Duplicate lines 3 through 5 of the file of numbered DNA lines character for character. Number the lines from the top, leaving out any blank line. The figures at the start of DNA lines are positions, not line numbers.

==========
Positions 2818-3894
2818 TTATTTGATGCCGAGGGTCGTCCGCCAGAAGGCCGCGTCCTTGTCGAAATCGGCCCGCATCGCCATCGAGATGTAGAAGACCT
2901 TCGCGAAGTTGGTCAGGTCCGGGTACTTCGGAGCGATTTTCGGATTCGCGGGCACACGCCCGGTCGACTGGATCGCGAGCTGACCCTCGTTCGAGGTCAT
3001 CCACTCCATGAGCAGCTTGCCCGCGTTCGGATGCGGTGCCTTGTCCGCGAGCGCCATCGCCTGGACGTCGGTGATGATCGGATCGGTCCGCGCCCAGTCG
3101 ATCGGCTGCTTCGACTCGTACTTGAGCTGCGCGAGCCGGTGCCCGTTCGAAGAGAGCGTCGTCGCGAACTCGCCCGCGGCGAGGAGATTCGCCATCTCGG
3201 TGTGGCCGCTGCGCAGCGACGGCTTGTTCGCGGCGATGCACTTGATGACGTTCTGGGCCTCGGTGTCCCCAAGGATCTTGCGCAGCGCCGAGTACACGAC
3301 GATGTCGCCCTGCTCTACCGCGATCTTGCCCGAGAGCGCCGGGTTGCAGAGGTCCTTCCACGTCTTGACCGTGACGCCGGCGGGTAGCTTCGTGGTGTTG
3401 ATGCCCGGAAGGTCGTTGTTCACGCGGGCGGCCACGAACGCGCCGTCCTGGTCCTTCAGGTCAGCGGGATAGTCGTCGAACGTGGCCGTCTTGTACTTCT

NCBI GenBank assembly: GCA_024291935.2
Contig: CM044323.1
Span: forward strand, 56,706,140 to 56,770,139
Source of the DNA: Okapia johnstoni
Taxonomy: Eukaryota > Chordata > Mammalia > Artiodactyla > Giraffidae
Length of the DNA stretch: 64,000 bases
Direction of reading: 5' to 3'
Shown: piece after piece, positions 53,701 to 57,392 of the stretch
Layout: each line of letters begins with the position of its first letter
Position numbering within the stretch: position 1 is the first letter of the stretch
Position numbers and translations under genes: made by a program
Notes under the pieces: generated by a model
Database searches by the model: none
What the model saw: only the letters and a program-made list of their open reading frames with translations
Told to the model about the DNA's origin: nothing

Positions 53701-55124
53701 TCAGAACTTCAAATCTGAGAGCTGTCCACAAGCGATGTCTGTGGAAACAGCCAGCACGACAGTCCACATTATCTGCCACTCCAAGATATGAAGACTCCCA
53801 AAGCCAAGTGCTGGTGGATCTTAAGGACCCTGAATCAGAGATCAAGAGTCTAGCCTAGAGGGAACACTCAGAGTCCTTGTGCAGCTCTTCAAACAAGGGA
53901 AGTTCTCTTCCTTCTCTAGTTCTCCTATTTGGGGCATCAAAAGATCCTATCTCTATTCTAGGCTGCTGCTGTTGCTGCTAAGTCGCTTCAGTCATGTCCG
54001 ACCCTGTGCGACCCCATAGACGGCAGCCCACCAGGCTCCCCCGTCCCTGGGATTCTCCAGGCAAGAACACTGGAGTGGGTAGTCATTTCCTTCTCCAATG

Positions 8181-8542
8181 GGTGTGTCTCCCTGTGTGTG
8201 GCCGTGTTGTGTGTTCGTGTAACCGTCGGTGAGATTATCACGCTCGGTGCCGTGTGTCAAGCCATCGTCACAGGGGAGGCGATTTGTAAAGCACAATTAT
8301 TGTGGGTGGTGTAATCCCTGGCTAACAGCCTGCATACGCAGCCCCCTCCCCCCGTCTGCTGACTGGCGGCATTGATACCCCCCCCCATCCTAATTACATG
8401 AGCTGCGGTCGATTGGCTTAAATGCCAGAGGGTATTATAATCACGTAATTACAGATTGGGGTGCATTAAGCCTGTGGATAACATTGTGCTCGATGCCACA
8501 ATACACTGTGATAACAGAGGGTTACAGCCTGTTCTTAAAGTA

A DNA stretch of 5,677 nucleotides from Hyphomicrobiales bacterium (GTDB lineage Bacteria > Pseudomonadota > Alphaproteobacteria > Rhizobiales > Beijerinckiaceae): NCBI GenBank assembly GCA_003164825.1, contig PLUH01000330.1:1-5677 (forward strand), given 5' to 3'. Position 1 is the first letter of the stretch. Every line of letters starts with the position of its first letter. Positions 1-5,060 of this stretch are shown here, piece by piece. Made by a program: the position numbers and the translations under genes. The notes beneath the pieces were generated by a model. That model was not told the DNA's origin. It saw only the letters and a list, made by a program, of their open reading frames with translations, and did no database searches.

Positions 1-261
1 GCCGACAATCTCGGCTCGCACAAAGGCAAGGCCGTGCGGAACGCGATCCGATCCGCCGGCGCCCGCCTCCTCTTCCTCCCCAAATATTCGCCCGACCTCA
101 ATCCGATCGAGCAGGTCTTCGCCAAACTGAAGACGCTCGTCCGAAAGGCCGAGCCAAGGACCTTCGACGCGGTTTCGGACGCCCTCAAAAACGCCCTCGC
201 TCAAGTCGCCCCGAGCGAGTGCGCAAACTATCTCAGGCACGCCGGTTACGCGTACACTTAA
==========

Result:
2901 TCGCGAAGTTGGTCAGGTCCGGGTACTTCGGAGCGATTTTCGGATTCGCGGGCACACGCCCGGTCGACTGGATCGCGAGCTGACCCTCGTTCGAGGTCAT
3001 CCACTCCATGAGCAGCTTGCCCGCGTTCGGATGCGGTGCCTTGTCCGCGAGCGCCATCGCCTGGACGTCGGTGATGATCGGATCGGTCCGCGCCCAGTCG
3101 ATCGGCTGCTTCGACTCGTACTTGAGCTGCGCGAGCCGGTGCCCGTTCGAAGAGAGCGTCGTCGCGAACTCGCCCGCGGCGAGGAGATTCGCCATCTCGG